With the Comrades Marathon in a down run year, Rufus Photo is considered a serious contender for victory. Photo: File

JOHANNESBURG - Three time Comrades Marathon gold medallist Rufus Photo is eager to emulate his homeboy Ludwick Mamabolo and win the world famous KwaZulu Natal ultra on Sunday.

“People back home want me to win Comrades for them just like Mamabolo did back in 2012. Since he became champion, I’ve been under pressure from the people to win it too and I believe this is my year.”

Photo, like Mamabolo, is from the Limpopo Province and while he is from Moletjie and Ludwick from GaMamabolo, they both fall under the Capricorn District Municipality. The municipality has been very supportive of the two runners and Photo is keen to thank them with a winning performance in this year’s down run from Pietermaritzburg to Durban.

“The municipality covers for the flights to Durban for the two of us every year. They even host a farewell function for us before our departure and they even provide food for us. They also use us as ambassadors for the municipality of sports. We really appreciate the support we are getting here and the best way to show it is through doing well at the race,” said Photo.

He has generally done well over the years, finishing in the top 10 three times, twice in fifth spot (in the down runs of 2014 and 2016) and also earning gold in 2013 by coming in ninth. Clearly strong on the down run, the 38-year-old is confident of doing well.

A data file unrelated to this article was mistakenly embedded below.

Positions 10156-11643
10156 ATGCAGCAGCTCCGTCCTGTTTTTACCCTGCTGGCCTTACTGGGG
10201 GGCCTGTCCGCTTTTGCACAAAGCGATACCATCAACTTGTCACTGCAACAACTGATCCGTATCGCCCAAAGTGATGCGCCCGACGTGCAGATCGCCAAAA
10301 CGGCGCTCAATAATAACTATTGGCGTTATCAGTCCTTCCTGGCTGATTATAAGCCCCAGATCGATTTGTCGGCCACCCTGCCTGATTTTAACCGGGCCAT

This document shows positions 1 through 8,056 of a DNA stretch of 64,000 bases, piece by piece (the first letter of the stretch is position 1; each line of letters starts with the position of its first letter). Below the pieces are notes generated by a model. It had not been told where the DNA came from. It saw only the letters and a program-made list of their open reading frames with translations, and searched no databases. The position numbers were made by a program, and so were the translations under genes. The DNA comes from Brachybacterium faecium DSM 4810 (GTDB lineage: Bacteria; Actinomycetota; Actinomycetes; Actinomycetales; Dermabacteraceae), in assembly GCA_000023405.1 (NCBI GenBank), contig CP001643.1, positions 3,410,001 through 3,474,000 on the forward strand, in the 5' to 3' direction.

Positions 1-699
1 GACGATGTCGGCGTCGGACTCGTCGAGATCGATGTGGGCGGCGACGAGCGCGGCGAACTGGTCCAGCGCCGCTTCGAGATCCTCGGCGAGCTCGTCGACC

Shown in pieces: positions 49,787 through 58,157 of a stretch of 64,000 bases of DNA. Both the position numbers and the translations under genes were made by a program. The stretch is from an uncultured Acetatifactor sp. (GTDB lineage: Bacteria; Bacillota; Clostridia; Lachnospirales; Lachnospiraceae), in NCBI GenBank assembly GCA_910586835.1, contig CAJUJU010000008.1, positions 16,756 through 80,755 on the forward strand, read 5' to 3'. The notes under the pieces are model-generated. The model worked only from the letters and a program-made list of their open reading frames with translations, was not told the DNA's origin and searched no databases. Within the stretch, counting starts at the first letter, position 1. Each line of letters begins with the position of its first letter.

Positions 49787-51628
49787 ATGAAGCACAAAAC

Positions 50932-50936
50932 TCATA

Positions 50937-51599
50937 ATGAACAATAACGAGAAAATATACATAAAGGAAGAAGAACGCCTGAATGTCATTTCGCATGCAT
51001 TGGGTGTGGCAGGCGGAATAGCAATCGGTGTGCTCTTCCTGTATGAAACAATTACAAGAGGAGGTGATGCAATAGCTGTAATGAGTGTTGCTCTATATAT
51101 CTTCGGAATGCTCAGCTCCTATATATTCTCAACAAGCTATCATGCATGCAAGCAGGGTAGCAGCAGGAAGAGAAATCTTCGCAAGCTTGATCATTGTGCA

“I like the fact that it is a down run. I always do well there. I got two of my three gold medals in the down run,” said KPMG athlete. “It is easy for me as I do not work that much if it is down, but I struggle when it is an up run as it demands a lot of hard work."

In an era when proper nutrition is deemed just as important as good training, Photo has remained true to the diet that has served him over the years. “I enjoy a lot of cooked meat and pap with lots of fruits and vegetables. I also have endurance and recovery drinks from my sponsor 32GI which really help me. On race day I eat meat and bread and my 32GI drink before going on to the road. It has been working for me.”

Unlike most of the elite athletes, Photo did not enjoy the advantage of a month-long training camp and leave from work. But that, he says, is not a disadvantage. “I train just before I go to work as I start at 7am,” said the man who works as an assistant driver at Volkswagen Polokwane. “I then train again after work. My bosses at work are very supportive of me.”

With former winner Sam Tshabalala having predicted that Sunday’s race will be won by a dark horse, could Photo be the one to shine?

The Star

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